SQL> show parameter pga_aggregate_target

NAME TYPE VALUE
------------------------------------ ----------- ------------------------------
pga_aggregate_target big integer 41216K

Well, it is small, but the memory usage can be altered to 1G memory, according to the documentation.

Can we break it?

In essence, XE is a normal 10gr2 database, just limited. So all means to break it is also applicable to non-XE oracle databases! I very easily could get an unstartable database. Look at the following activity:


oracle@bedrock:~$ sqlplus / as sysdba

SQL*Plus: Release 10.2.0.1.0 - Production on Sun Mar 5 15:24:51 2006

Copyright (c) 1982, 2005, Oracle. All rights reserved.

Connected to:
Oracle Database 10g Express Edition Release 10.2.0.1.0 - Production

SQL> alter system set cluster_database=true scope=spfile;

System altered.

SQL> shut
Database closed.
Database dismounted.
ORACLE instance shut down.
SQL> startup
ORA-00439: feature not enabled: Real Application Clusters

This completely deadlocks the normal way to alter the spfile. Even a startup nomount can not be issued, because the database can not get to the nomount stage. The workaround is quite simple, though:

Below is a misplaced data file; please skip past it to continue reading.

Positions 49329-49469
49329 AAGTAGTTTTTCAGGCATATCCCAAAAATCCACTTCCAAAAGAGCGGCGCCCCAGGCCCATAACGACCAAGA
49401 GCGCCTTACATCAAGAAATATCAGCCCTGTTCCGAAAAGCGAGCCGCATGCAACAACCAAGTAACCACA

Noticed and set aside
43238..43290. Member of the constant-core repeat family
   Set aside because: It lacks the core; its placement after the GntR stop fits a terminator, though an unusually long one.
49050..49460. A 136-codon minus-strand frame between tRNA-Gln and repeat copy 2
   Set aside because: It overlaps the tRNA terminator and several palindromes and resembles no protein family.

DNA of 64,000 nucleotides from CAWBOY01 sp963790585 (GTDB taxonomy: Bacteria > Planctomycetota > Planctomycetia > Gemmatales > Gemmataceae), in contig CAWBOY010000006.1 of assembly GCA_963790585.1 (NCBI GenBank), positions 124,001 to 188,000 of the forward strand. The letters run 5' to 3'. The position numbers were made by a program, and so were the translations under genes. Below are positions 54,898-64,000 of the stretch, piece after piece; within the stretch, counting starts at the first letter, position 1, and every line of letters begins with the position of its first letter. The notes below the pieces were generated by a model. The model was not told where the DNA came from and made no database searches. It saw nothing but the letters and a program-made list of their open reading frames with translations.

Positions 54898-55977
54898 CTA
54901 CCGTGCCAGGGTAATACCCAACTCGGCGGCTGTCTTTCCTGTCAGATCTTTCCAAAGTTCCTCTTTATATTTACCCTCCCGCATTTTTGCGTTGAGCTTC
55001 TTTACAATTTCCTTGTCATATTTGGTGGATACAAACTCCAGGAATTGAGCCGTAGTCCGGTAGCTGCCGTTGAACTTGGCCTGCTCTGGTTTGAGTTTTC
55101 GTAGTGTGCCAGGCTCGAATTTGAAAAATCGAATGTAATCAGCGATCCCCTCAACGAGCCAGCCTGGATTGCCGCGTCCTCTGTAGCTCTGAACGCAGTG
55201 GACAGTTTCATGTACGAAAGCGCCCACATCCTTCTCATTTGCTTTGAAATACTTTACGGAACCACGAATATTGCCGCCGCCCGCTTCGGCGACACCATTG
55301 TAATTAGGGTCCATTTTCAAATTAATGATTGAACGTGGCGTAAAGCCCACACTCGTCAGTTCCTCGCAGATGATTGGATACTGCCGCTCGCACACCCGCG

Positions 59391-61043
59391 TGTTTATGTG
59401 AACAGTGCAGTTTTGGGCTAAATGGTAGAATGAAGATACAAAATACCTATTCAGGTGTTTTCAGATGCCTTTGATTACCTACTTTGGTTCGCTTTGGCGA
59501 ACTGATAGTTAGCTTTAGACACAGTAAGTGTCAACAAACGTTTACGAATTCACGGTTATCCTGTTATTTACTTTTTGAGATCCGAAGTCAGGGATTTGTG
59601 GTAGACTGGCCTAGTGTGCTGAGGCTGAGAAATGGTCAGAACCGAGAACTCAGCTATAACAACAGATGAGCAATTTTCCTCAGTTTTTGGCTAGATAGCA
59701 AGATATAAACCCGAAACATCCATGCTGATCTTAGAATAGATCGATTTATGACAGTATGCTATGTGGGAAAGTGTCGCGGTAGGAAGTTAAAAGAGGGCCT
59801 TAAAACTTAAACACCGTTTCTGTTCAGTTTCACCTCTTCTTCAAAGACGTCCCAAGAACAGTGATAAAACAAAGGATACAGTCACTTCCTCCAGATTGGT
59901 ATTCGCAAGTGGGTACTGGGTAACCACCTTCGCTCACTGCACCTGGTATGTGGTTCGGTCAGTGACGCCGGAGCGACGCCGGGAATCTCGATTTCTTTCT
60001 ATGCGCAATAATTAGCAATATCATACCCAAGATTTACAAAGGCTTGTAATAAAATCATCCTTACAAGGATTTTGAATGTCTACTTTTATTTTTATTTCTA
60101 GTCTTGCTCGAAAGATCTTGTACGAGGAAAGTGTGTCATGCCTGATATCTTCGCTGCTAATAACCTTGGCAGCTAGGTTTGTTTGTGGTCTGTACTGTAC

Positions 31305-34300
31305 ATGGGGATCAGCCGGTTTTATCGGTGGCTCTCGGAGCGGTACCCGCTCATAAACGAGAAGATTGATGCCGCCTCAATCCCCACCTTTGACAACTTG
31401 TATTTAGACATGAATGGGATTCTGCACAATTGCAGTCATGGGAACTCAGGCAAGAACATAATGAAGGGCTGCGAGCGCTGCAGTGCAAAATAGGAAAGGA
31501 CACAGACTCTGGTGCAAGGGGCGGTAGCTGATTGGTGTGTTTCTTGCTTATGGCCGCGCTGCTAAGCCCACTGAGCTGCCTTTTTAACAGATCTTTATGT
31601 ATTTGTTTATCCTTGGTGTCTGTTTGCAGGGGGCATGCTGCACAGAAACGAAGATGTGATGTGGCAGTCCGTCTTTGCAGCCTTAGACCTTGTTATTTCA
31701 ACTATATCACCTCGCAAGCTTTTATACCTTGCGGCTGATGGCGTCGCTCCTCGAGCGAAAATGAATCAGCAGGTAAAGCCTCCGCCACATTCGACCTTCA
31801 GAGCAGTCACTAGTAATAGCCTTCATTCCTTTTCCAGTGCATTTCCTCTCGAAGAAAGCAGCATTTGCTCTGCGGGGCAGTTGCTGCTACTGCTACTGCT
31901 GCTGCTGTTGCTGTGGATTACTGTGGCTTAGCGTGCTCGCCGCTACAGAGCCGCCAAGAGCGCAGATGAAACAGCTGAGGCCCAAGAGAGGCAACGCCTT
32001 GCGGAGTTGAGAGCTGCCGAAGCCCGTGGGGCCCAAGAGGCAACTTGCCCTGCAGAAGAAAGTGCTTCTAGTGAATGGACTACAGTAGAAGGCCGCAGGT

oracle@bedrock:~$ cd $ORACLE_HOME/dbs
oracle@bedrock:~/app/oracle/product/10.2.0/server/dbs$ strings spfileXE.ora | grep -v cluster_database > initXE.ora
oracle@bedrock:~/app/oracle/product/10.2.0/server/dbs$ rm spfileXE.ora
oracle@bedrock:~/app/oracle/product/10.2.0/server/dbs$ sqlplus / as sysdba

SQL*Plus: Release 10.2.0.1.0 - Production on Sun Mar 5 16:31:44 2006

Copyright (c) 1982, 2005, Oracle. All rights reserved.

Connected to an idle instance.

SQL> startup
ORACLE instance started.

Total System Global Area 146800640 bytes
Fixed Size 1257668 bytes
Variable Size 67112764 bytes
Database Buffers 75497472 bytes
Redo Buffers 2932736 bytes
Database mounted.
Database opened.
SQL> create spfile from pfile;

File created.

SQL>

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24 comments
  1. Nice and clear review.
    I will try installing and running it too, just out of curiosity :)

  2. Yikes. Please don’t go around telling people to ‘strings’ their spfile! That is not how you recover from the act of stuffing your spfile. The correct approach is to export the spfile to a plain vanilla init.ora (which requires no instance), edit the init.ora, and then export back to being an spfile. That is:

    SQL> create pfile from spfile;
    SQL> host;